• Pam every time I hear scary stories like these I wonder how many Californians really know the actual risks and think it through. Given the risk and the concentration of people … one of these days it’s going to be bad news. And re: the quiet, it really was disarming, and I wondered where all the traffic went. Luckily the internet never went out so we could see there hadn’t been any serious damage in Mexico City so our transport out the next day wouldn’t be a problem. Thanks for your personal experiences. ~James

  9. James and Terri – It’s bad enough to experience earthquake at home, horrible when you are traveling. One of my earliest memories is the rattling of bottles at my grandparent’s home during an earthquake (native Californian speaking.) I’ll look forward to reading the non-earthquake posts about your trip – I’ve always been curious about Puebla. Cheers – Susan

    • Susan, we enjoyed Puebla. We’d been traveling around the Yucatán and Chiapas and finishing our trip there in Puebla was nice. We’re just glad that the earthquake happened on the last day of the trip instead of the first. ~James

  10. Hey, I was really looking forward to some photos! Just kidding, of course. What a shock, experience and fearful day. Once in a while, we need to be reminded (hopefully not in a way you guys experienced, though) to not take things for granted or become complacent, like you mention. I’m glad everything worked out in the end and everyone was safe. “Now you know,” as they say, and you will be prepared for the future as well.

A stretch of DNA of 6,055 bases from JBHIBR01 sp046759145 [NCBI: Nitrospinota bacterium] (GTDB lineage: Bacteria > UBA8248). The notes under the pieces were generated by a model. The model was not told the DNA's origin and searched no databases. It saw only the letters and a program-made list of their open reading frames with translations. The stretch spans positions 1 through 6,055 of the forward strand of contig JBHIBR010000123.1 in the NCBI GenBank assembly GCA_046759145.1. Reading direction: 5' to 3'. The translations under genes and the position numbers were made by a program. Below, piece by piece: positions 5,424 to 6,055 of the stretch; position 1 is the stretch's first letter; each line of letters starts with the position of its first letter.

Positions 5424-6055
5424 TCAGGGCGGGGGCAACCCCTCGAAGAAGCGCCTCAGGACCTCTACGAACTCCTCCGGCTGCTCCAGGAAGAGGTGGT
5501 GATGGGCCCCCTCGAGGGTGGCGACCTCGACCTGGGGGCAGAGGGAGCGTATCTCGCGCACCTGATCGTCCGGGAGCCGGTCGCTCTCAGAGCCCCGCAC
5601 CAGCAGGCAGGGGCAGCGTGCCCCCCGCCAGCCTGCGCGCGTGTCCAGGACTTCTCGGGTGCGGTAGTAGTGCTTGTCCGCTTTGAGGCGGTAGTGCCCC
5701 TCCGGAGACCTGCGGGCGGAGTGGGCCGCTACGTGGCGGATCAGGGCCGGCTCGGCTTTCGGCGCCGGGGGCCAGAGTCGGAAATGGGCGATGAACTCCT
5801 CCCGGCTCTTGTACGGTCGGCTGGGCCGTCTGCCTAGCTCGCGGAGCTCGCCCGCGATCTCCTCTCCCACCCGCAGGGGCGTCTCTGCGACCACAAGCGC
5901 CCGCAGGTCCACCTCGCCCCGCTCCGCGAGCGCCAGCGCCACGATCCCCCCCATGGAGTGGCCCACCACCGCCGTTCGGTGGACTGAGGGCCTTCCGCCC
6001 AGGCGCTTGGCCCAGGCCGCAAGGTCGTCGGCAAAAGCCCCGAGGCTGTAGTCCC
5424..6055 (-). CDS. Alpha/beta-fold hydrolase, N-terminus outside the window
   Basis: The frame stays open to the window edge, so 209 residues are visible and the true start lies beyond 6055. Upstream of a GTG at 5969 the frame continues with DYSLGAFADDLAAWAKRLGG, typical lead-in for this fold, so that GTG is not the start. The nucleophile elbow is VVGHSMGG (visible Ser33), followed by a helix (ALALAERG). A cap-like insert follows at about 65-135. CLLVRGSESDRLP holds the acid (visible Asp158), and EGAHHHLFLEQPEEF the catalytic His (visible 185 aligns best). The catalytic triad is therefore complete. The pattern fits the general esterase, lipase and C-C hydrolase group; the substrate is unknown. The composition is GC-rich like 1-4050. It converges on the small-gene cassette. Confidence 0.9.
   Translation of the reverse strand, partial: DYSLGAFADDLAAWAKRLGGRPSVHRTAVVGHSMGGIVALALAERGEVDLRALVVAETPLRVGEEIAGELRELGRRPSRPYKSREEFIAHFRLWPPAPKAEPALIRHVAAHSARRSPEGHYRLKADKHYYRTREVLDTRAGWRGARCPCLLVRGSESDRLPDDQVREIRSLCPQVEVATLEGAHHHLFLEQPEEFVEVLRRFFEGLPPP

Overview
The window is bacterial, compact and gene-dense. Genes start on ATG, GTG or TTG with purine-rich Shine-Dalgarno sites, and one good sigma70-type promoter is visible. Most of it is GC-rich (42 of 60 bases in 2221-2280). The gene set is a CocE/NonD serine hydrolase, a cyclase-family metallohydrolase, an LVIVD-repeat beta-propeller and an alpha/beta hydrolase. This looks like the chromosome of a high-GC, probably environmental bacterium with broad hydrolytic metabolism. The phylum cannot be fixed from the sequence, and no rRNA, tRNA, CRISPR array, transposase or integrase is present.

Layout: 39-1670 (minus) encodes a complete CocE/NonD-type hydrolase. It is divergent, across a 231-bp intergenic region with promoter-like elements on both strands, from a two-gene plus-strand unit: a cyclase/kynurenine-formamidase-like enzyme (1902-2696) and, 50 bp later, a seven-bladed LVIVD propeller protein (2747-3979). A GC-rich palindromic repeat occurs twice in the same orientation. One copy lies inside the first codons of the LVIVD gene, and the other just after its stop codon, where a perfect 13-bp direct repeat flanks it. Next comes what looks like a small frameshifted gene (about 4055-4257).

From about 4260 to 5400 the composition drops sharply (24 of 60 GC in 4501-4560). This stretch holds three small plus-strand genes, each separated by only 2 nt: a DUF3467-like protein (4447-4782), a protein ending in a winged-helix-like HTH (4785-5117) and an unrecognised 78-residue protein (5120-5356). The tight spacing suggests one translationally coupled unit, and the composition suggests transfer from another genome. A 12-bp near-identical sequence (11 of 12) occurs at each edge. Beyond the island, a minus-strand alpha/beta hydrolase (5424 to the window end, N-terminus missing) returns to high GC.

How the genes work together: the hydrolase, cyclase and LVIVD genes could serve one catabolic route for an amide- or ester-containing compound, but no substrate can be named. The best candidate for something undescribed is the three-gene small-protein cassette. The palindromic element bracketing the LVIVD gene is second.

I always imagine taking my valuables when an emergency happens, but, of course, you only know this for sure when it actually does. When panic sets in, the brain becomes useless more often than not.

    I have felt some smaller earthquakes, once in Belgium and a few times in California. After house and pet sitting in an area prone to wildfires, and being prepped by the owners about what to do, we now ask every home owner whether they have procedures in place and/or valuables we should save in certain events.

    • Liesbet, luckily, I don’t remember the last time we were truly panicked. But we were really freaked this time and I can say that there wasn’t much thought involved. We just wanted out of a shaking building. We had some experience with a coup and the need for emergency evacuations in Sudan, and based on that, what we should have been most worried about was our passports and cash. And you’re right, it is easy to get complacent. And asking each owner about plans to evacuate is a good idea. ~James